Peyton Barnes had pretty much given up on his rainy morning deer hunt on Dec. 23, and he was ready to get down out of his stand in Claiborne County to seek the warmth and shelter of the camp house.

But, as it can happen during the rut, things changed pretty quickly.

Misery turned to euphoria when the 19-year-old hunter put the crosshairs on a monster 16-point trophy —  a main-frame 10-point with huge G2s and G3s that helped push the green score over 171 inches.

“I was in an old homemade basket stand, a latch-on against a tree, and it had been a pretty miserable morning,” said Yazoo City’s Barnes, who was hunting during his Christmas break from Mississippi State University. “I had been hunkered down in my coat in the rain and hadn’t seen anything.

“The stand is in a hardwood bottom at the base of a hill, beside a ditch. There are big thickets on both sides of the ditch, and the bottom is about two or three acres that the deer use to cross between the thickets.”

Just as Barnes was preparing to leave, something caught his attention.

“It was about 9:15, and I heard a light grunt behind me,” he said. “I turned and saw a doe running toward me about 50 to 60 yards, with a spike and a small 8-point right behind her. Then they stopped and looked back up the hill, and there he was — just standing there, about 20 yards from the doe.

“The 8-point immediately trotted off, but the spike and the doe just stood there looking at (the big buck). He stood where he was for about three or four minutes without moving. I couldn’t see him — at least not much of him. It was thick in there, with a lot of trees and vines and brush between us and all I could see was the G2 on his left side.”

At over 11½ inches, that G2 was all Barnes needed to see.

 “Heck, you couldn’t miss it,” he said. “It was sticking out, and I knew he was a shooter from just that one tine. I couldn’t see anything else, and then the doe turned and started going away from me and the buck started walking up the hill behind her.

“He was steady grunting at her as he walked.”

Barnes’ options were limited, and weren’t getting any better.

“I had cut a shooting lane through the vines and stuff, but it was off my right shoulder at about 2 o’clock,” he said. “The deer were at 4 o’clock and weren’t headed for the shooting lane. I started freaking out that I was not going to get a shot and started looking for another hole to shoot through.

“I finally found a little one — I mean a little hole that looked clear to shoot though — and was holding on it when he got in front of it. He was quartering away from me at 70 yards, so I put it on his off-shoulder, his right shoulder since I was looking at his left side, and I squeezed off the shot.”

The 140-grain Barnes TSX bullet from his Remington 7mm-08 rifle was right on target, taking out both lungs.

“It was kind of weird, because when I shot he hunched up, fell backward and started rolling down the hill toward me, and ended up 30 yards from me in the ditch,” Barnes said. “I still didn’t know how big he was, just that he was pretty big.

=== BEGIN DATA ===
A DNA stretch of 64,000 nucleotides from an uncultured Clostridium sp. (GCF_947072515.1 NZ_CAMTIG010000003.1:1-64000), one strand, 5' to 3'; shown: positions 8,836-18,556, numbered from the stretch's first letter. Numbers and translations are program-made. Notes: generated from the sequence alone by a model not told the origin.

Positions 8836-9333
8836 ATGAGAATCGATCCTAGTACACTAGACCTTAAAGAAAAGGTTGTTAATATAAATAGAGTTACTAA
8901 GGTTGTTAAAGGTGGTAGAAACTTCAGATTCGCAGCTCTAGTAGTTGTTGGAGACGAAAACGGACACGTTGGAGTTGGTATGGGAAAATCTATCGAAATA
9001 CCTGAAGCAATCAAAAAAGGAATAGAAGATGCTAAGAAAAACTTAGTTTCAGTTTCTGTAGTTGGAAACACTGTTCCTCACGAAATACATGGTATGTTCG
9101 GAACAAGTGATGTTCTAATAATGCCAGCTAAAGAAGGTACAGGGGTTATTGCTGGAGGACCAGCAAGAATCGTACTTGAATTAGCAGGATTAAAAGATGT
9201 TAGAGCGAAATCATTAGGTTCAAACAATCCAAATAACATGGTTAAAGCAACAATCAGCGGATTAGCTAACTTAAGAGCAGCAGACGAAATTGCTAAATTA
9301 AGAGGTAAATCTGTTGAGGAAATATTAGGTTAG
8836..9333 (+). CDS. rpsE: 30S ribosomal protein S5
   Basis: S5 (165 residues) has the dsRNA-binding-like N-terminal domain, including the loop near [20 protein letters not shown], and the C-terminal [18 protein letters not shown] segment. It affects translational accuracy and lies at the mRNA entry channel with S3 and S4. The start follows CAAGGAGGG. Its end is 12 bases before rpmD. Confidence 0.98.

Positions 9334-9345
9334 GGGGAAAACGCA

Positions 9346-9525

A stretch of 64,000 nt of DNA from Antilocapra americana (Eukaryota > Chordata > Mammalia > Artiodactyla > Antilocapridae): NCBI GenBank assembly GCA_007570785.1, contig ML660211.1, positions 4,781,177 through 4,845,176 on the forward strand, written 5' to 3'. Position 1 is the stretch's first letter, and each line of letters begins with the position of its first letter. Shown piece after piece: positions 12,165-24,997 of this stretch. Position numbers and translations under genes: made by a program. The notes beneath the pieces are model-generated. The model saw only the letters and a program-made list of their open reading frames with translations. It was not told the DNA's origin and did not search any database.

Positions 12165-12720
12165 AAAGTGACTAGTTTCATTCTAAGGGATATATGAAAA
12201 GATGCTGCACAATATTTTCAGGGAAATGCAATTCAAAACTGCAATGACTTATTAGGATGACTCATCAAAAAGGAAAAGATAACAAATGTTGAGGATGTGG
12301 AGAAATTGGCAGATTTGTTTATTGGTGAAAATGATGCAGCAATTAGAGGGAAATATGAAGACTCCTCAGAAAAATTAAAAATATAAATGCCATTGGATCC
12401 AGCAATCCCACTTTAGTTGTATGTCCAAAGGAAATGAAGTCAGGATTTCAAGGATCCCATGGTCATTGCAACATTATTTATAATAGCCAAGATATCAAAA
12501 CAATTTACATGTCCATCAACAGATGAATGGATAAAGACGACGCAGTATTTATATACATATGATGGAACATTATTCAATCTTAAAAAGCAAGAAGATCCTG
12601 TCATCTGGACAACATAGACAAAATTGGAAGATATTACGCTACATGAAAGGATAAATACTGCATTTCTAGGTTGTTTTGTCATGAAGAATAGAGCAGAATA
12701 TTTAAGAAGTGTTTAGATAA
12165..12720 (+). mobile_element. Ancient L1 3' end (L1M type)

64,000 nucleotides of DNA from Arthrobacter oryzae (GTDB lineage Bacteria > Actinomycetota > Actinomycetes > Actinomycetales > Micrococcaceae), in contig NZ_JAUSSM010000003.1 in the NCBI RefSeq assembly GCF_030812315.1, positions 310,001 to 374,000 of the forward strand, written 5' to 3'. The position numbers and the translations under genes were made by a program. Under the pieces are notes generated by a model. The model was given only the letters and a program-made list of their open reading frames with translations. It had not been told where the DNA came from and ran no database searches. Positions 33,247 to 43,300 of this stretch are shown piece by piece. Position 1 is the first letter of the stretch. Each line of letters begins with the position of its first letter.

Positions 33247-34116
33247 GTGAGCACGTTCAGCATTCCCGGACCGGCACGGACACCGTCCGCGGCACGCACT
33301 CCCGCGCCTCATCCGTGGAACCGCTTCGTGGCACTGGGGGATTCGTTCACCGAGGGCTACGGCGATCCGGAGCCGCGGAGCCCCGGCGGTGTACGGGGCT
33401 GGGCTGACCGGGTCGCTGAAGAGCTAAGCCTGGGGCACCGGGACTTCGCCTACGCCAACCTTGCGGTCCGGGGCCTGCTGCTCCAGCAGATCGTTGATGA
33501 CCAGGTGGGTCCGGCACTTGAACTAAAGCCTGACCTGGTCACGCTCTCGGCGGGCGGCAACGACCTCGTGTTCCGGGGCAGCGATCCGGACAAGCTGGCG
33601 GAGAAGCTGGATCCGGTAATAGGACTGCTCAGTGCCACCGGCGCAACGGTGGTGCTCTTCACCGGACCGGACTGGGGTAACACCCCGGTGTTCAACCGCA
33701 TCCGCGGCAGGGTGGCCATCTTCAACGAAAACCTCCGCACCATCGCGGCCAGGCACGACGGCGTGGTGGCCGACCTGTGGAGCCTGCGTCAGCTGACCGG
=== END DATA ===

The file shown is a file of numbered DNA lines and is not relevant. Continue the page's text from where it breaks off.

“I got my first look at how good he was when he was flopping around in the ditch below me and I could see all those points.”

It was a magnificent sight to behold — a 16-point with G2s and G3s all exceeding 11 inches. The rack was dark chocolate in color.

“I had never looked at his rack after seeing the G2,” Barnes said. “I was just concentrating on getting a shot. When he started walking away behind the doe I got a better look at him, as it opened up, but I just focused on shot.”

Barnes didn’t know it at the time, but it turned out to be a buck he had seen before and had gotten pictures of from a trail cam.

“I didn’t recognize him at first, but later on I started thinking and realized it was the same deer I’d seen the year before and that I had some pictures of,” he said. “I had seen him from a stand about 150 yards (away) on same ditch last year. I am 90 percent sure it was same buck — same kind of rack, only bigger this year. I didn’t get a good look at him last year because he was running a doe.”

In addition to the long G2s and G3s, the buck’s main beams were an impressive 24 inches in length. The inside spread was 17 inches.

“Most of the stickers come off the G2s, especially the left side where there is one that is broken off and looks like a big ol’ golf ball on the end,” Barnes said. “There’s a couple of extra stickers off the main beams, too. We aged him at 5 ½ years.

“It is my biggest buck, by far, but not the biggest I’ve seen on the place. I’ve seen one bigger, but only one.”

And it is not the biggest buck in the family, either.

No, his dad, Barry Barnes, still holds that title with a Boone & Crockett qualifier taken in 2002 in Yazoo County.

“Dad’s buck was 172 inches, net, official,” Barnes said, and a check of Magnolia Records verified it. “He’s still got me.”

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